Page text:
After completing the comedy farce Watermelon Man (‘70), Mario says his father wanted to make black movies that said something. The rub was that the all-white unionized film crews at the time wouldn’t support such a venture. So Van Peebles hired a multi-ethnic, non-union film crew that mirrored the American movie going public.

"A lot of our heroes were shot down, ended up poor, broke or on drugs," Mario says. "Melvin Van Peebles saved the day. There was a war going on. And he made a movie about how it was, and how he wanted it to be. And I wanted to make a movie about how it was. And I kept it real."

Baadasssss’ production experienced the trials and tribulations very similar to those that plagued Sweetback: little financing, no studio backing and a lot of help from close friends.

"The studios wouldn’t finance it unless I soften Melvin’s character," Mario says. "Or if I made it more of a hip-hop, Barbershop kind of flick.

"I said, ‘OK, I’ll make it in 18 days. And I’ll make it with my own little MVP films.’"

That’s when Ossie Davis called Mario and said, "I’ll be in the film." Mario confessed to the legendary actor that he didn’t have the budget to place him in a hotel.

"He said, ‘Well clean up your house boy. I’m staying with you,’" Mario says. "Then Nia Long and Joy Bryant and all those folks came out for the project. They didn’t know Sweetback, but they knew what I was doing. They knew my reputation. It was two generations of goodwill out in the community. And they say that we don’t network enough.

Joy Bryant

"And then John Singleton calls up and says, ‘I’m down.’ David Alan Grier says, ‘I’m down.’ Then Bill Cosby says as long as you’re not calling me for a loan as your dad did, ‘I’m down.’ So it was beautiful to see all those people coming forth in the spirit of having this project for its nutritional value. That says something.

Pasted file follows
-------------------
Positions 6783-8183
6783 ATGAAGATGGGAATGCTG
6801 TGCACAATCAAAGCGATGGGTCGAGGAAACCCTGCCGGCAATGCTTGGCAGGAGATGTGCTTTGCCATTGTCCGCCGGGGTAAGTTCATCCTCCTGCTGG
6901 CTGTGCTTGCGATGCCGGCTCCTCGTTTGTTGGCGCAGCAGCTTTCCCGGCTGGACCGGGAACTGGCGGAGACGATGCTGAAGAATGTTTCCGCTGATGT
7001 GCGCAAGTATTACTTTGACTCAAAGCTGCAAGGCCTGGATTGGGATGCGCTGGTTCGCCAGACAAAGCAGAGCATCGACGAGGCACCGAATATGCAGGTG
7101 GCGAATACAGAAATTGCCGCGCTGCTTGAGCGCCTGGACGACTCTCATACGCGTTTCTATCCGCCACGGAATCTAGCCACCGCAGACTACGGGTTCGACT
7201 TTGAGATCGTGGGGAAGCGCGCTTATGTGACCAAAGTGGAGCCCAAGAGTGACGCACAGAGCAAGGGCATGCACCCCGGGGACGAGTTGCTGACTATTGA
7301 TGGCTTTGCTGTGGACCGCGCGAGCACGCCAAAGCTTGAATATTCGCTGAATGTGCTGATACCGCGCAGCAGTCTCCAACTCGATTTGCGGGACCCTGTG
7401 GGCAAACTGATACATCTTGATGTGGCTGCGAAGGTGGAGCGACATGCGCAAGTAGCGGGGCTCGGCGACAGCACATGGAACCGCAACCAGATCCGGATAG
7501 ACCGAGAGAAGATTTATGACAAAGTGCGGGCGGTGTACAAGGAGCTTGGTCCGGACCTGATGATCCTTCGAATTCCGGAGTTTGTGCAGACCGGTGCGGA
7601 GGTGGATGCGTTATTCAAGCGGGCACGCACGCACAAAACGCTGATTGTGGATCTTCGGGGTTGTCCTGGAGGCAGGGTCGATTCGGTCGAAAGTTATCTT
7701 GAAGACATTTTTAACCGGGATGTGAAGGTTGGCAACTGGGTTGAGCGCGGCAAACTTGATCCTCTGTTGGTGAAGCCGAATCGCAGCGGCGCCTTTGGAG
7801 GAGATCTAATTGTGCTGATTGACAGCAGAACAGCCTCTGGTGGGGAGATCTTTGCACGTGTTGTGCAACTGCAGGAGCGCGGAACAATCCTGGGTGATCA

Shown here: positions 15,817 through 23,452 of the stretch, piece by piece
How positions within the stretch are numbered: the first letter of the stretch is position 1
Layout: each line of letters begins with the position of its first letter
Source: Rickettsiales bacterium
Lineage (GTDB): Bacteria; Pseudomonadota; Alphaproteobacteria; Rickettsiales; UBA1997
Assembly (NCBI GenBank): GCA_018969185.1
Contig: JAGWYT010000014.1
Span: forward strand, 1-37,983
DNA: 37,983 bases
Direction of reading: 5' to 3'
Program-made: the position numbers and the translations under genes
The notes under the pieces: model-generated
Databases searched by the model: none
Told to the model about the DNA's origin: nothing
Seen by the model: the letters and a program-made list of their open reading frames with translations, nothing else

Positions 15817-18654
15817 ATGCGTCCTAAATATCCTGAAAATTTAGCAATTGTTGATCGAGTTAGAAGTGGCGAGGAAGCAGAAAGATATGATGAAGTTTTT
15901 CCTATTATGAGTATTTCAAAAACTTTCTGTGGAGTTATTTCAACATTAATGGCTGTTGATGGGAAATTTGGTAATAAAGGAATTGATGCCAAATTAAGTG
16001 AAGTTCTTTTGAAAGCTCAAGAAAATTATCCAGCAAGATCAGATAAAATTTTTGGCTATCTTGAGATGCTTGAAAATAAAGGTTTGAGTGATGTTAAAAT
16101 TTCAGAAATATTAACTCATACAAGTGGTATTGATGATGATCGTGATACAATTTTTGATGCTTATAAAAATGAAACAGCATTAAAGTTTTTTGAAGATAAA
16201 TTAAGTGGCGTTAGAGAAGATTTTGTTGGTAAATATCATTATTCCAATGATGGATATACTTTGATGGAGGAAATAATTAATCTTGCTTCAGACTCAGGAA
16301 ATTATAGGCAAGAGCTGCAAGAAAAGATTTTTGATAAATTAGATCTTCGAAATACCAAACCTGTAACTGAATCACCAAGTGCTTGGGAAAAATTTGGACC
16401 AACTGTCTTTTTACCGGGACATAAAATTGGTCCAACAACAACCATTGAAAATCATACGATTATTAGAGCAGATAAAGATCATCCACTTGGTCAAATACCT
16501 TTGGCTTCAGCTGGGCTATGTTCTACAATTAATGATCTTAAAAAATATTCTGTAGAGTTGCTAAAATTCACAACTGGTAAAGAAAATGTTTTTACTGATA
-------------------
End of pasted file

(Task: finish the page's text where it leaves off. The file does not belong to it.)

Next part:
"We’re taught how to play ball," Mario says. But we’re not taught how to own the team. And the same goes for cinema. We’re taught that everyone wants to be in the movie, and to be glamorous. But we’re not often taught how to make a business out of it.

"The advantage I had growing up was [my dad] taught me how to make a business out of it," he says. "Sweetback was a threat to the status quo. Sony classic is putting out Baadasssss. But you’re not going to see a big huge billboard, because I didn’t go for the comfortable studio way. There is no head of any studio, who is African-American, Asian, or native-American or even a woman. So you have to go through a bunch of old white guys and let them decide if your movie is OK. They’ll tell what your people want to see. And if you don't like it, then that's too bad. So that’s why I made it independently."

Mario says Baadasssss isn’t going to open in many theaters and it doesn’t have a big advertising budget.

"We have to get out there the first weekend and see it," he says. "Otherwise you’re going to be seeing Barbershop 7. And there’s a place for that too. But it's just where is our Lost In Translation? Our Life Is Beautiful?"

Audiences seem ready to support Baadasssss. Mario recalls filming in the same L.A. neighborhood his father did 33 years ago.

"I was running through the hood," Mario says, "and this older brother with a bottle of wine or something in his hand looked up and said, "What! Sweetback is back! Just like he said, after 30 years! That nigger has come back to collect some dues!’"